The resiliency of the agri-food value chain is being stress-tested in the wake of the global COVID-19 pandemic. The United States food system has so far responded adequately with an abundance of food supply to meet the needs of consumers.

In our Next Gen Consumer research study, we analyzed global dynamics, consumer and industry trends and conducted our own propriety research on consumer preferences. In this study, we highlight food security and logistics as two of five primary drivers leading to a more food conscious consumer. This increase in food consciousness is evolving consumer behavior and leading to a new set of emerging needs and values that are transforming the agri-food value chain. 

In the wake of consumers being faced with a perceived potential threat to their food security and supply, there’s been a short-term shift away from the food consciousness we outlined in the Next Gen Consumer. We view this as a short-term reaction to the current pandemic. We expect the agri-food value chain’s response to COVID-19 to spur further advancements in food security and logistics, two of the primary drivers of food consciousness, leading to an overall increase in the food consciousness we’ve outlined in the Next Gen Consumer research.

Consumers have been loading up on pantry staples in recent weeks to secure their food supply while many fresh food purchases have slightly declined. According to Nielsen data, produce sales were down, with apple sales falling 3.2% compared to last year and celery sales dropping 18.7% in the first week of March while dried milk sales are up 126.3%.

Retailers Move to Consolidate Supply Chains

As our food system continues to minimize any threat of food insecurity, we expect new levels of logistical capabilities to accelerate to meet the emerging needs and values of the food conscious consumer. With the future of the food industry already moving toward regional supply chains, retailers have already been stocking up on inventory to fulfill localized areas. This is in contrast with the normal practice of trying to maintain optimal low inventory levels.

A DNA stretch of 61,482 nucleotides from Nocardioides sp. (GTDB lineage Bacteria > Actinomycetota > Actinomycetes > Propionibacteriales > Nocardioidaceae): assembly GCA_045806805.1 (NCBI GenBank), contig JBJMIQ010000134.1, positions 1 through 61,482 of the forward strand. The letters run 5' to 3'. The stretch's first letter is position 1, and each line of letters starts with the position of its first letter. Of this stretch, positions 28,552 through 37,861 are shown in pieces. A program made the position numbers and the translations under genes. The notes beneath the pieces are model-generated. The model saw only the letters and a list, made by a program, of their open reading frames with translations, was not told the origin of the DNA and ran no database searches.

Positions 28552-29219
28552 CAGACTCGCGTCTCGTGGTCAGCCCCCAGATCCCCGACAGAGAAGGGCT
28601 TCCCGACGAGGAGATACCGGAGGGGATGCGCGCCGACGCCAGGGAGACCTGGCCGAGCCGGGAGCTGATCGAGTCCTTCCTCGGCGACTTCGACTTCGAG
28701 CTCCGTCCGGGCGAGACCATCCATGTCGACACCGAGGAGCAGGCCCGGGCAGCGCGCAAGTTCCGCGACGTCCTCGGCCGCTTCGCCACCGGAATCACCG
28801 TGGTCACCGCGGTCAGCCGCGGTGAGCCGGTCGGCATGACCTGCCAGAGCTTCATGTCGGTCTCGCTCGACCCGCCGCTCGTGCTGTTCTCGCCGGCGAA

Just last summer, Kroger broke ground on its first fulfillment center near Cincinnati, Ohio, and has announced plans for locations in Florida, Georgia, Texas and other areas. Large fulfillment centers are growing as they look to supply urban areas through food delivery, ecommerce and frictionless shopping experiences. The warehousing real estate market has generally secured long-term occupancy contracts which has minimized the risk of short-term disruption during this time. 

While we’re facing a short-term disruption, we expect the pressures of this current pandemic will only accelerate the drivers of food consciousness we’ve identified. We expect the push for self-sufficiency by major retailers to accelerate. 

  • Dollar General, for example, announced on an earnings call it will be doubling the scale of its DG Fresh distribution program by the end of the year. Dollar General’s Fresh initiative is part of an effort to be less dependent on third-party carriers. 
  • Kroger is currently piloting in-store, hydroponic produce farms. With a large supply of fresh foods, coming from outside of the U.S., securing localized production and distribution will help insulate grocery retailers from future supply chain risks. 
  • Fresh food delivery, vertical farming, and increases in automation with remote working capabilities are solutions that address some of the challenges created by the current COVID-19 pandemic. 

As consumers move past concerns of food insecurity in quarantine, efforts to reinforce supply chains will lead to efficiencies that will continue to drive the growth of food consciousness for the next generation consumer. 


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